Recently visiting a small data room, I noticed that redundant power supplies of a server are connected through a C14 splitter which, in turn, is connected to a single socket of a UPS.

I told the person who was showing me the data room that in my humble opinion, this makes no sense: if one has only one UPS, then only one of the two PSU should be connected. He replied that with redundant PSUs, it is always better to connect both PSUs, even through a splitter; doing otherwise, i.e. connecting only one, would create unnecessary stress on the connected PSU.

What is this stress thing? Isn't the first PSU doing all the work anyway in an ordinary configuration where both PSUs are connected, the other one being used only when the first one fails or is disconnected?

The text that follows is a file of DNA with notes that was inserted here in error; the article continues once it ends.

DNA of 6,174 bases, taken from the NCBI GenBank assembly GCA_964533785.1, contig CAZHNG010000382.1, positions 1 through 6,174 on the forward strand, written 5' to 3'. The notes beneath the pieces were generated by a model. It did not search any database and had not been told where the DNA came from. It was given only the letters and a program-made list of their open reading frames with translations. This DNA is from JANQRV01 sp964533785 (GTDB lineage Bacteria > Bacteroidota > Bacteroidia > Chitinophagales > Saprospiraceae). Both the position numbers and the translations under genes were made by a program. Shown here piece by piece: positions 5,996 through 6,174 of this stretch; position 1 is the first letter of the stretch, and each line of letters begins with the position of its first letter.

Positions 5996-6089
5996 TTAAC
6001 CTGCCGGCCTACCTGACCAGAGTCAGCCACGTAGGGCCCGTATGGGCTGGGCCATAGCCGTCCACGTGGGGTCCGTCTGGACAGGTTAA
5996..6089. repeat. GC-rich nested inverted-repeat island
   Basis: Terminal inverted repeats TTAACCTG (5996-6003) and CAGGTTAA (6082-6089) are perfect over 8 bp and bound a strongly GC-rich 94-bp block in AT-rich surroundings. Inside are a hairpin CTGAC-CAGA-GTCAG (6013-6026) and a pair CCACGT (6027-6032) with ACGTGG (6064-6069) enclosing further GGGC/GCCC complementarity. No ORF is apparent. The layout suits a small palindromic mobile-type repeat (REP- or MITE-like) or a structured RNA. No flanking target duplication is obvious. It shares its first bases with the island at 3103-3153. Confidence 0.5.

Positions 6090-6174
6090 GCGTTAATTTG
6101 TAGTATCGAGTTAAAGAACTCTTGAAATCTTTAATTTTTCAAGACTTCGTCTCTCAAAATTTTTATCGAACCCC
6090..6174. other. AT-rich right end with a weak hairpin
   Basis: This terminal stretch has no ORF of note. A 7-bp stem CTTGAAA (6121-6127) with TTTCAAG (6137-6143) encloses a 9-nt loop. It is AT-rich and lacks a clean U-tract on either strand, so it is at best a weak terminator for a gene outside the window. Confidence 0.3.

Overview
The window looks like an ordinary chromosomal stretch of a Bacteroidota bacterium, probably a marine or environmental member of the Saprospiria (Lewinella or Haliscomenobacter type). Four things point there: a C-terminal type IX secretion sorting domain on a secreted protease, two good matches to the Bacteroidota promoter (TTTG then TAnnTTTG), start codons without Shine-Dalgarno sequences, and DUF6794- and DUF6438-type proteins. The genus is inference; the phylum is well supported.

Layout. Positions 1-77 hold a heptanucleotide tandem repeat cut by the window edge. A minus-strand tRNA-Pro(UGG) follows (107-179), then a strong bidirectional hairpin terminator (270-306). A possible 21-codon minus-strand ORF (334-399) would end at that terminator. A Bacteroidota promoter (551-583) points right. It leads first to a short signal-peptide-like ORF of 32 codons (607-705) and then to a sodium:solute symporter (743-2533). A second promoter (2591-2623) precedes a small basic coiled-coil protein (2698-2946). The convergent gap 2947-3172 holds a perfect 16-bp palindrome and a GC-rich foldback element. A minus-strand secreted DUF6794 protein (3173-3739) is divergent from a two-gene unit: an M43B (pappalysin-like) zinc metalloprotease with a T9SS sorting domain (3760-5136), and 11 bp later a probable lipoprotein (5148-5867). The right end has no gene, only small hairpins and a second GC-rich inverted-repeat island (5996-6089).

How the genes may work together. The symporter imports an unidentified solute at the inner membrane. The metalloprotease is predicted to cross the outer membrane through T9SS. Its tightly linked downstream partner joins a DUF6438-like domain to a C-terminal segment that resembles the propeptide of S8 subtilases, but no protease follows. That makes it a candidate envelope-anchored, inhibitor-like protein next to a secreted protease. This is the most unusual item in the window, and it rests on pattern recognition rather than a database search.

Connecting both PSU to the same UPS can keep the machine running in case one of the PSU fails. It does however depend on the exact circumstances of the failure. It is possible for a PSU to fail in a way that takes the machine down even if the other PSU is still in operation.

It is also possible for a failing PSU to take down everything connected to the UPS, though in principle that can be prevented if the UPS has separate fuses on each output.

The purpose of having two PSU is not really to protect against one of the PSU failing. It is to protect against one of the two power sources failing. And you lose all of that if both inputs are connected to the same power source.

So connecting both inputs to the same power source will lose you almost all of the benefits of having two PSU.

If you only have access to a single UPS it will be slightly better for reliability to connect one PSU to the UPS and connect the other PSU directly to mains bypassing the UPS. If you can get a surge protector for the PSU connected directly to mains, that will be better.

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